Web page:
Apr. 11, 2017
The president of AlbaughBrasil, Renato Seraphim, has a bold goal for the division and that is to contribute not less than 25 percent of revenue of the Albaugh group by 2020.
Albaugh is in Brazil since 2005 with the Atanor brand, and after acquiring Consagro (in 2015), in August 2016, announced the change in name to align with the world’s headquarters.
“The Brazilian market for crop protection is the largest in the world and Albaugh Brasil today represents 12 percent of the revenue of the group, which in 2015 was just 7 percent. Being the largest market in the world, we are confident that in four years we will be representing 25 percent of sales of the group,” affirmed Seraphim in an interview with the portal Global Agrochemicals in which he revealed the challenges facing Albaugh in Brazil.
Seraphim said that the merging of Atanor and Consagro was one of the biggest in the agricultural market because there was a growth of 53 percent of a market that has declined 1 percent.
“We went from 0.9 percent of the share to 1.5 percent. Besides hiring several experienced professionals we believed that we could build a company that focused on the farmer.”
Albaugh Brasil produces nearly 30 products among herbicides, fungicides and insecticides with investments announced of R$300 million in 2016 for copper production, glyphosate
and 2,4-D. “Our goal in Brazil is to produce in these different types of formulation. For 2018, our focus is to have formulations WP and CS,” he says.
“In the next five years we will have more than 20 launches with products brought from China and formulated by local partners and also produced within Resende [factory]. We want to be a company with a focus with post-patent products and to be possibly more efficient within our operations to deliver to the farmer products that can help him to increase profitability,” Seraphim stated.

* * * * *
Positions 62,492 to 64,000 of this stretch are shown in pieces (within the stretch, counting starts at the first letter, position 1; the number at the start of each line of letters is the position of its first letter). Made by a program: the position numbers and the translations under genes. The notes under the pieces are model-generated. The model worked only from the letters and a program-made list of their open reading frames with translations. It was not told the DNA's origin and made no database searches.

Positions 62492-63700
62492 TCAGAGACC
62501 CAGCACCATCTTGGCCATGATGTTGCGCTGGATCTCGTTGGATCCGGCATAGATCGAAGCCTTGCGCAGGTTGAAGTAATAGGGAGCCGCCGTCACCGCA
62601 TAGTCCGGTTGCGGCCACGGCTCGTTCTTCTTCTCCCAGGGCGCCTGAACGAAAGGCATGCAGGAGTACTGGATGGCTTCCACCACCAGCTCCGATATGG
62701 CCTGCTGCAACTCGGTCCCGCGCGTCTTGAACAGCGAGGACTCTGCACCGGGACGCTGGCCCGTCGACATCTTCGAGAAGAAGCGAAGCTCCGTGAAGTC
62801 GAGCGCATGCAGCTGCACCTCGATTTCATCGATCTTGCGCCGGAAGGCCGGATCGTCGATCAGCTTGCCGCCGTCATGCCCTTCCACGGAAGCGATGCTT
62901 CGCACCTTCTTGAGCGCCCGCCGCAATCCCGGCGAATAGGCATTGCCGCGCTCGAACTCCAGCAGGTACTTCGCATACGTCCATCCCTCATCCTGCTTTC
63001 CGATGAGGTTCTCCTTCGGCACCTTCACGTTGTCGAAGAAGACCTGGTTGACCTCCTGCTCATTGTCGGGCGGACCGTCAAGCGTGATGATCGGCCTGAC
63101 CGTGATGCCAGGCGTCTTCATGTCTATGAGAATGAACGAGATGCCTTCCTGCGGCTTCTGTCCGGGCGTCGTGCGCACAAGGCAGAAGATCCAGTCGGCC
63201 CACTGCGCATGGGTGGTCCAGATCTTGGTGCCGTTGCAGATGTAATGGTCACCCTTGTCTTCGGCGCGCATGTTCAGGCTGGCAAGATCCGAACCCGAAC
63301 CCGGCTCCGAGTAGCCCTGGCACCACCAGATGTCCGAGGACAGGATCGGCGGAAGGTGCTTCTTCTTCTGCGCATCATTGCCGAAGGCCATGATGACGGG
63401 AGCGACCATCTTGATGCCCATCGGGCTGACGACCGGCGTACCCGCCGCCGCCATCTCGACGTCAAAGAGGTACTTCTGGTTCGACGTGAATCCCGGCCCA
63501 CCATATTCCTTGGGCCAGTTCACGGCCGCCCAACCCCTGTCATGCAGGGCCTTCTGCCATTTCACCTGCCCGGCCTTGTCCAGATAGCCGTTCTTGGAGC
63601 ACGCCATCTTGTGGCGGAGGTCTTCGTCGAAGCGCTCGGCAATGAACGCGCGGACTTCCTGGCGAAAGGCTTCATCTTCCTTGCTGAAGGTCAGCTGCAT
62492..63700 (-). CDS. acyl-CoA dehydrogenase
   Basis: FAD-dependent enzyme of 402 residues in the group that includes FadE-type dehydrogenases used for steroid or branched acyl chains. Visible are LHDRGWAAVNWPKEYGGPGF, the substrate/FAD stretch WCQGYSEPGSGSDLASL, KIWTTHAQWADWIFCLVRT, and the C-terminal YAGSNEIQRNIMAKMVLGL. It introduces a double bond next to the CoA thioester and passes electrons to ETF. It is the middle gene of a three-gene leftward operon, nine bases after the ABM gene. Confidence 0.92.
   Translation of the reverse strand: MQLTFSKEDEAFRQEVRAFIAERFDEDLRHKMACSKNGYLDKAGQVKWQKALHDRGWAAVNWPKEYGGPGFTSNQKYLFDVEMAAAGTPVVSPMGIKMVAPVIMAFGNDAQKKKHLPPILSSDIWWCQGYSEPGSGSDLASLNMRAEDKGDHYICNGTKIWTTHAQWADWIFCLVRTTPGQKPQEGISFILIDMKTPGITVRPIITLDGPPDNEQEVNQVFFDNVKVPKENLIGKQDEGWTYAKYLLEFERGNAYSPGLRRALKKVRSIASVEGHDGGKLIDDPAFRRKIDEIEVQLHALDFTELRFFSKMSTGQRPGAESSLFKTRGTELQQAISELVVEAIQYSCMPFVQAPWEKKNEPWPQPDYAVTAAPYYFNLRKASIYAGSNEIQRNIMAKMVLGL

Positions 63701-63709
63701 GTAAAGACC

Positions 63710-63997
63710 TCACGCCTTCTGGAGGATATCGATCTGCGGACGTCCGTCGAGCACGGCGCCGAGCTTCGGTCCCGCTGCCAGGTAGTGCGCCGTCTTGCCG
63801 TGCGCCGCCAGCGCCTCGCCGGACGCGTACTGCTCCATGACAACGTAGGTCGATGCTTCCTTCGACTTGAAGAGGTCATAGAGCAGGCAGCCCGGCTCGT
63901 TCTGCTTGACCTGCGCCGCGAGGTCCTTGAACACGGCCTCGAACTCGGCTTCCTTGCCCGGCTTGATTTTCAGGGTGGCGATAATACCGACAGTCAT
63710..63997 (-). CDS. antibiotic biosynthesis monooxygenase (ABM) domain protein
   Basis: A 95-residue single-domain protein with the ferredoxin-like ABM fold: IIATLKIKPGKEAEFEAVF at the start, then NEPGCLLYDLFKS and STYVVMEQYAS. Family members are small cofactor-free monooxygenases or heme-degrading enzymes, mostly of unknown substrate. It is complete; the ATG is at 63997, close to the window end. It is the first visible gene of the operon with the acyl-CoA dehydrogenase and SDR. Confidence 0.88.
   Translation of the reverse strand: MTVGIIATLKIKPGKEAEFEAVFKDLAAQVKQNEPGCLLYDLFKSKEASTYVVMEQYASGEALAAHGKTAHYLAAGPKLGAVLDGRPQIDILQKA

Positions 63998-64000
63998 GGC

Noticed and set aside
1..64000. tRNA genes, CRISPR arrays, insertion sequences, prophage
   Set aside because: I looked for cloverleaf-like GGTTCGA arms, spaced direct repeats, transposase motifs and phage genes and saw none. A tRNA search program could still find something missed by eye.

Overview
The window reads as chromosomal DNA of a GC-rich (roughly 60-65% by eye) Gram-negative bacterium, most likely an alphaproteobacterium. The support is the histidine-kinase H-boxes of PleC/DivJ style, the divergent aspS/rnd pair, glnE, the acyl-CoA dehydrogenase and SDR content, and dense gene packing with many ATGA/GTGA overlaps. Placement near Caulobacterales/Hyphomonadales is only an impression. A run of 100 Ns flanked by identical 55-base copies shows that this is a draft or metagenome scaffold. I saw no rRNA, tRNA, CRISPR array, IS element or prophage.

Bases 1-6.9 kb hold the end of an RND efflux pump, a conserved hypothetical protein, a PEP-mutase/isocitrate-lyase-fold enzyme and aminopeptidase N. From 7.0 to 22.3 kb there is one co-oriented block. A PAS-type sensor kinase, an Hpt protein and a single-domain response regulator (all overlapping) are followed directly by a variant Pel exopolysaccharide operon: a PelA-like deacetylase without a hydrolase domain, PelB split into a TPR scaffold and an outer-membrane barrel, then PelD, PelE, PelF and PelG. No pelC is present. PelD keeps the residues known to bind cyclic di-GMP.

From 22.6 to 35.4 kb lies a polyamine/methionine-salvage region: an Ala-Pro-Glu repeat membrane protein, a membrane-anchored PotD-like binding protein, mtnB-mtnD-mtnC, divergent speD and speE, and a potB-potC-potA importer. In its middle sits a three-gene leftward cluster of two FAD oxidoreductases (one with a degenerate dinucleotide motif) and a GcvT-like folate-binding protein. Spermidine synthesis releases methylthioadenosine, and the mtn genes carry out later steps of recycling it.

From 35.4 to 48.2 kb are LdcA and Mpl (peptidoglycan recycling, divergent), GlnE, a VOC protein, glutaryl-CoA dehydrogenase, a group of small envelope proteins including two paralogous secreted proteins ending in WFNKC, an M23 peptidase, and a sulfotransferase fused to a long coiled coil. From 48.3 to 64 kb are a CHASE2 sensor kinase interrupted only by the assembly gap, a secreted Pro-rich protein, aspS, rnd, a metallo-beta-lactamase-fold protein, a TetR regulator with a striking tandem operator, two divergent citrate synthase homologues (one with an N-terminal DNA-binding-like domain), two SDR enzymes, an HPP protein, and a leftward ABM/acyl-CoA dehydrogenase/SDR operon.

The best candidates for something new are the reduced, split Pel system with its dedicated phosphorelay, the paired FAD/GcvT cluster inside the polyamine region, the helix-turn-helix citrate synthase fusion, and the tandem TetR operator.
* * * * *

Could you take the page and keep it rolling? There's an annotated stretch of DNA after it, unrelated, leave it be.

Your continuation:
The president of Albaugh Brasil revealed that he was worried about the price levels this year, but believed that the agrochemicals market will grow again in 2017.
“Our estimate is that it would return to the levels of US$ 10 billion, due to the reduction of stocks of some companies and also due to the recovery of prices of some commodities like sugar and cotton.”
“We have the biggest market of agrochemicals in the world, large factories in Brazil and, if we have less bureaucracy, faster approval of products and greater competitiveness to produce, we could generate more jobs and bring more wealth to Brazil. The agricultural sector is very competitive and like producers and formulators of agrochemicals we could help Brazil to be more competitive in this area. […] We are not going as fast as our world competitors such as the USA. If we learn with what we are doing, if we are more humble about learning with what is working in other places in the world, we can be stronger than we are today,” he said in conclusion.